submitted: July 10, 1979.
COMMONWEALTH OF PENNSYLVANIA
GEORGE SMITH, APPELLANT
No. 117 Special Transfer Docket, No. 118 Special Transfer Docket, Appeal from Judgments of Sentence of Court of Common Pleas of Philadelphia County, September Term, 1976, Nos. 1035 and 1036.
Eugene H. Clarke, Jr., Philadelphia, for appellant.
Robert B. Lawler, Assistant District Attorney, Chief, Appeals Division, for Commonwealth, appellee.
Wieand, Nix and Wekselman, JJ.*fn*
Author: Per Curiam
[ 268 Pa. Super. Page 583]
George Smith, Jr. was tried non-jury and found guilty of murder in the third degree and possession of an instrument
[ 268 Pa. Super. Page 584]
of crime. Post trial motions were denied, and sentences of imprisonment were imposed. The matter is before this Court on direct appeal.
Appellant's first contention is that the trial court erred in denying his demurrer to the Commonwealth's evidence. The defendant, however, did not rest following this adverse ruling but elected to offer evidence in defense. The correctness of the trial court's ruling on his demurrer, therefore, is no longer an available issue. Commonwealth v. Dussinger, 478 Pa. 182, 386 A.2d 500 (1978); Commonwealth v. Ilgenfritz, 466 Pa. 345, 353 A.2d 387 (1976). Nevertheless, we will treat the question as one requiring review of all the evidence to determine its sufficiency to support the findings of the trial court.
Viewing the evidence in the light most favorable to the Commonwealth and drawing the proper inferences favorable to the Commonwealth, as we are required to do, the following fact pattern emerges. Appellant lived with his paramour, Jerri Coleman, and the latter's children and cousin, James Penn, Jr. On August 25, 1976, appellant and Ms. Coleman engaged in an argument about finances, which resulted in appellant's demand that Penn move out of the house. Penn went upstairs to pack, only to be followed by appellant and Ms. Coleman. Appellant told Penn to pack faster and said that "he had something to move him faster with." He thereupon drew a knife from his pocket, pushed the decedent, and then stabbed Penn in the chest. Holding Penn by the shoulder, appellant then repeated several times: "I will kill you." He also threatened to kill Ms. Coleman. When Penn collapsed on the floor, appellant left the house.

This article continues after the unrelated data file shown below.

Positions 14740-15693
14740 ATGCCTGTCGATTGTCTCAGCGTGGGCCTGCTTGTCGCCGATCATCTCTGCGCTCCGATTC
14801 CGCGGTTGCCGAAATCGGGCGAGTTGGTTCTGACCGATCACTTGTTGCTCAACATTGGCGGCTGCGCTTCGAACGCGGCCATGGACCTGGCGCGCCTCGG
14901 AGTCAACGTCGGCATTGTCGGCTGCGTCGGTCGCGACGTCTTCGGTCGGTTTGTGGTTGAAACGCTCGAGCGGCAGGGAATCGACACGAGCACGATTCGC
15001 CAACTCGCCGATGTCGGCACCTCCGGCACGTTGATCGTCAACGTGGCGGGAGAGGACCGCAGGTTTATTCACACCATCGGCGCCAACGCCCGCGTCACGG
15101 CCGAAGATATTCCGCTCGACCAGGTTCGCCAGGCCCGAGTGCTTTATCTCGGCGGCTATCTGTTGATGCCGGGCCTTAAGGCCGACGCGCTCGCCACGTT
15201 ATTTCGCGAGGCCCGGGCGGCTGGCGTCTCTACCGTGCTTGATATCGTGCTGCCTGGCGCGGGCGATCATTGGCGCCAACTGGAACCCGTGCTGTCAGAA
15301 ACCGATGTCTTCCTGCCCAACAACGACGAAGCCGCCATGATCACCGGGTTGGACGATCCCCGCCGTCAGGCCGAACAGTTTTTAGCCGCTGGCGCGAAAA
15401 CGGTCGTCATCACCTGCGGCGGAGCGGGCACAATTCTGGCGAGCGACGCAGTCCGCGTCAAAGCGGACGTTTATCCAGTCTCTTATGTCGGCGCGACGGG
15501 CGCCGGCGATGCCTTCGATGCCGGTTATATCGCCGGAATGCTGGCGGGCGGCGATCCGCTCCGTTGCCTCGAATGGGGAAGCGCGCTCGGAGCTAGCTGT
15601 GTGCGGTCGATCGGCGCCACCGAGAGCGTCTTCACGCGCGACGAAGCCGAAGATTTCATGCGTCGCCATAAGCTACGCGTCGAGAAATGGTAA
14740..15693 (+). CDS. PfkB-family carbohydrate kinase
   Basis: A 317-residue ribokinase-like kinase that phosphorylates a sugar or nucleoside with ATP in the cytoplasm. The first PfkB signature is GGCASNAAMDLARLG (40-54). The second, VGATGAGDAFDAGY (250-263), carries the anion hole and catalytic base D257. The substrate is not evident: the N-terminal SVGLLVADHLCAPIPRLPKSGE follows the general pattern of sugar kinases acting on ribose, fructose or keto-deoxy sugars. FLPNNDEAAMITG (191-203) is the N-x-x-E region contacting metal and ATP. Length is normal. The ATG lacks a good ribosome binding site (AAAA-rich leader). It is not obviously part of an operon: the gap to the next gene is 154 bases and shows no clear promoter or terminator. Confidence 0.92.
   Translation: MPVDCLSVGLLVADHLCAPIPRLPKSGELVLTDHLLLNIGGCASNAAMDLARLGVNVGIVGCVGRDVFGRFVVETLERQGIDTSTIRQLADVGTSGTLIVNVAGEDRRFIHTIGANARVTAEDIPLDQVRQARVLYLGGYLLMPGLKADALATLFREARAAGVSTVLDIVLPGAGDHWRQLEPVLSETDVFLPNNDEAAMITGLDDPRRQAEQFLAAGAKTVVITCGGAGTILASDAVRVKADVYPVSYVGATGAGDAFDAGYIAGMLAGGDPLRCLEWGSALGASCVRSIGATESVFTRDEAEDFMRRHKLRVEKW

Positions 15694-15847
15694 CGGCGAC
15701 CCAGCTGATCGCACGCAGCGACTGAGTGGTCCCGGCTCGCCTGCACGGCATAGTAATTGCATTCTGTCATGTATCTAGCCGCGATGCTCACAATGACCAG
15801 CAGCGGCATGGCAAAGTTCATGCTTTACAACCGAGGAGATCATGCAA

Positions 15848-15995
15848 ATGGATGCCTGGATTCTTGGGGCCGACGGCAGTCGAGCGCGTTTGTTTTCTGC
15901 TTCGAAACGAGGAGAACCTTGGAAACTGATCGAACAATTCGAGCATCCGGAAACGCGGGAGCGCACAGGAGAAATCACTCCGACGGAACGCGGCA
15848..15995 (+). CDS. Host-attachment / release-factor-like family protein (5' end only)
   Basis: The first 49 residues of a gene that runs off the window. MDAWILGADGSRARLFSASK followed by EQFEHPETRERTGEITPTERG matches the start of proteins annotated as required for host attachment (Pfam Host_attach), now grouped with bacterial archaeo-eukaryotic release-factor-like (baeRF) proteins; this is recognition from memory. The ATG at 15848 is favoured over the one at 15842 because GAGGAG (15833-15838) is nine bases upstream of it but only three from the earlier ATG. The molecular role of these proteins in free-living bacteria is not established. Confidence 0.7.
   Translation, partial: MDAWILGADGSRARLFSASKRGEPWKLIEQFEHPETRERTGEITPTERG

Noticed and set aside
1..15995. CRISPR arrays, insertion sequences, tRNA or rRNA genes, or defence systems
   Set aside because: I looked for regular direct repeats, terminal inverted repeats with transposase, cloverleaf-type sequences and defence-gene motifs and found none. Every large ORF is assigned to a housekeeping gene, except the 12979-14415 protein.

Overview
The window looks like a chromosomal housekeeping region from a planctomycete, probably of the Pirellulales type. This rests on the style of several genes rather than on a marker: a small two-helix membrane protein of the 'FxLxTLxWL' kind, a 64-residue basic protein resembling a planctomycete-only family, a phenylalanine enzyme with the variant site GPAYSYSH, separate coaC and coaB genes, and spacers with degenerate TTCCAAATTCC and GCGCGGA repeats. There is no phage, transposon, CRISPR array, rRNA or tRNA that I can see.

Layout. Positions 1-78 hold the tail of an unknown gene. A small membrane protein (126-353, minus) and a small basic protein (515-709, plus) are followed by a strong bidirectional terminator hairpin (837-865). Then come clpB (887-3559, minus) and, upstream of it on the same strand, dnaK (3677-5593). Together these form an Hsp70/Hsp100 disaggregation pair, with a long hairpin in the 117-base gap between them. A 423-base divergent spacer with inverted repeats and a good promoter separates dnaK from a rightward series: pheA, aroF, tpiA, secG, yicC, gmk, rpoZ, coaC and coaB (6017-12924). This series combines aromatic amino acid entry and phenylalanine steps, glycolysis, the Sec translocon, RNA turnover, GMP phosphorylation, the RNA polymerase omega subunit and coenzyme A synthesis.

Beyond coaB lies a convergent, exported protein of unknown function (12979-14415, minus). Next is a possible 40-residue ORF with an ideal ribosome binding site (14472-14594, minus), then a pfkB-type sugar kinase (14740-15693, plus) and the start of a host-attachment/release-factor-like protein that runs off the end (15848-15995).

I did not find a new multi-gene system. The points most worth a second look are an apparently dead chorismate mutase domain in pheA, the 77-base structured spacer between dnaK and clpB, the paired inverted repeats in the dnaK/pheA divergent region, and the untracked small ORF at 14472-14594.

Appellant went to the home of Ida Jackson and her daughter, Alice. There he changed his bloodied shirt and stated that he thought he had killed the decedent. When he heard approaching police sirens, he deposited his hat and knife in a trash can. He was apprehended at the Jackson home shortly thereafter.
[ 268 Pa. Super. Page 585]
Malice may be inferred from the use of a deadly weapon upon a vital part of another's body. Commonwealth v. Carter, 481 Pa. 494, 393 A.2d 13 (1978); Commonwealth v. Jackson, 481 Pa. 426, 392 A.2d 1366 (1978). In the instant case, appellant, while urging Penn to leave the house quickly, drew a knife from his pocket and stabbed Penn in the chest, approximately six to eight inches above the stomach. This was sufficient to support the fact finder's conclusion that the killing was committed with malice and, therefore, constituted murder of the third degree.
Appellant also argues that the Commonwealth's evidence failed to establish that the knife used to kill Penn was an instrument of crime. A similar argument was made and rejected by the Supreme Court in Commonwealth v. Allen, 466 Pa. 474, 353 A.2d 452 (1976). When appellant deliberately took steps to arm himself with a knife during a domestic quarrel, possession of the knife was "under circumstances not manifestly appropriate for lawful uses." See: 18 Pa.C.S. § 907(c). Since the knife was a device commonly used for criminal purposes, the Commonwealth's evidence disclosed an instrument of crime possessed by appellant with an intent to employ it criminally. This was a violation of Section 907(a) of the "Crimes Code", 18 Pa.C.S. § 907(a).
*fn* Justice ROBERT N. C. NIX, Jr. of the Supreme Court of Pennsylvania and Judge I. MARTIN WEKSELMAN of the Court of Common Pleas of Allegheny County, Pennsylvania, are sitting by designation.